Bette Davis plays Judith, a young, carefree socialite who’s life revolves around partying, raising dogs and training horses. Lately she has been suffering from strange headaches, and perhaps the reason she sleeps all day is because the light bothers her, but she just ignores these ailments. After all, she’s young and strong and nothing can touch her, right? When she has a horse riding accident, due to a sudden change in vision, her symptoms prompt a young brain surgeon to take notice.
Doctor Fredrick Steele (George Brent) is wanting to get out of the prestigious field of brain surgery, the mortality rate is just too depressing. He’s got a train ticket in hand when he hears of Judith’s case, but as he examines her, he decides to stay. Though she tries hard not to show it, we and Steele sense how frightened she is. He suggests she go into surgery, so he can find out exactly what is causing her problems. Even prepping to go under the knife, the only person who can tame and reach stubborn Judith is Steele. The scene where he coaxes her to take her anesthetic is wonderfully sweet, more doctors need to be that supportive of their more troublesome patients.
What Steele finds sets the film up for tragedy. It seems that Judith has an inoperable tumor, and it will kill her within the year. Hearing one doctor say, “maybe 10 months” like he was just shooting the breeze about the weather is terribly sad, but thankfully Steele is honestly torn up about poor Judith’s fatal condition. Perhaps he has grown attached to the girl.
After Judith has recovered from the operation, Steele decides not to tell her of her upcoming demise. He doesn’t think it will not do any good to tell a young woman so full of life that it will be cut so sort. However, he cannot hide his sorrow over the ordeal. When he visits Judith as she is resuming her party lifestyle, her friend Ann (Geraldine Fitzgerald) notices the gloomy demeanor and asks Steele if Judith really is alright. He comes clean to Ann, but they both decide it’s better to let Judith live the last of her life in blissful ignorance. But when romance rises between Judith and Steele, like a reverse Florence Nightingale syndrome, Judith discovers the bitter truth and starts to come to terms with her frivolous lifestyle and tries to meet her early end with dignity and bravery.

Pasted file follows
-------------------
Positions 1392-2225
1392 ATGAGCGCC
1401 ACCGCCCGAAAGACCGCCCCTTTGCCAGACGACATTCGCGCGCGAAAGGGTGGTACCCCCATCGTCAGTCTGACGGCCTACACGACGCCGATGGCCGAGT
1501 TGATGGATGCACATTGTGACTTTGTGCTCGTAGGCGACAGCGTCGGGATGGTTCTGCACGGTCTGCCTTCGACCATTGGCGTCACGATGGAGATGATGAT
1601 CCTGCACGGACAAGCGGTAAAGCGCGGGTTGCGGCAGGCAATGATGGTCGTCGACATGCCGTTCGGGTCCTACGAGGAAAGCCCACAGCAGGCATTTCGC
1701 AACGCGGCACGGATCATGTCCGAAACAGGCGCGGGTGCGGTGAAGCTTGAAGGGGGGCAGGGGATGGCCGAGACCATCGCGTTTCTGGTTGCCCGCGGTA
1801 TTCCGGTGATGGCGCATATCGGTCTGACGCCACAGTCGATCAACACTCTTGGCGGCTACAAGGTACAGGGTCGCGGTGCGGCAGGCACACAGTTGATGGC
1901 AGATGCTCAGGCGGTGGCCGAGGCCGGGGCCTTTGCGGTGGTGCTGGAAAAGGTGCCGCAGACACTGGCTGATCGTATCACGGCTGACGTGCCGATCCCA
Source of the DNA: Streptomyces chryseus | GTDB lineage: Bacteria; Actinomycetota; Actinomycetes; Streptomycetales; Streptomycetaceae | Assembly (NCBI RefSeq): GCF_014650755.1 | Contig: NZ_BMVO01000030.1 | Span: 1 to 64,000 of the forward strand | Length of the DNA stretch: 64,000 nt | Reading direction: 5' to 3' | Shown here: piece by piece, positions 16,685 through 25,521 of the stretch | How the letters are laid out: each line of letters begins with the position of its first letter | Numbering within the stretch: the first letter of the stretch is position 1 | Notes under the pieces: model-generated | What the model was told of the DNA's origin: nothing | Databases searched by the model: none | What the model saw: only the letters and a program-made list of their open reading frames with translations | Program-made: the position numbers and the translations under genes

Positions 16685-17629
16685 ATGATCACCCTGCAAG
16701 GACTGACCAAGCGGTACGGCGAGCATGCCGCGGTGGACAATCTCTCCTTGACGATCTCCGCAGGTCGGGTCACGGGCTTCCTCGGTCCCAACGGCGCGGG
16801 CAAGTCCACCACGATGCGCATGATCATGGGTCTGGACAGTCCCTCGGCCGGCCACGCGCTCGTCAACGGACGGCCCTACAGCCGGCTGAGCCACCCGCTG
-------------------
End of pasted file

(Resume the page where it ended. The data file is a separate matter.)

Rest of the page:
The film does a great job of building up the drama and really tries to reel us in to a grand tear-jerker ending. Even me, the cynical critic who’s seen it all, was getting a little choked up towards the end. Maybe because the film wasn’t focusing on a young kid who just wanted to live to party, but a new love still in full bloom. However, through the lump this film put in my throat, I was also rolling my eyes. We know what’s going to happen, and as long as Davis doesn’t let Judith blubber like a baby and down a bottle of booze, we’re supposed to be proud of her but feel sorry for her and Steele as well. Frankly, that ending was perfect for 1939, but today it feels way to drawn out and predictable. It’s a wonderful mix of classic and cliche. If you’re put off by what I just said, the fact that Humphrey Bogart has a wonderful small role as Michael the horse trainer can tip any film fan into checking Dark Victory out.
“When you get inside my head, see if you can find any sense in it.”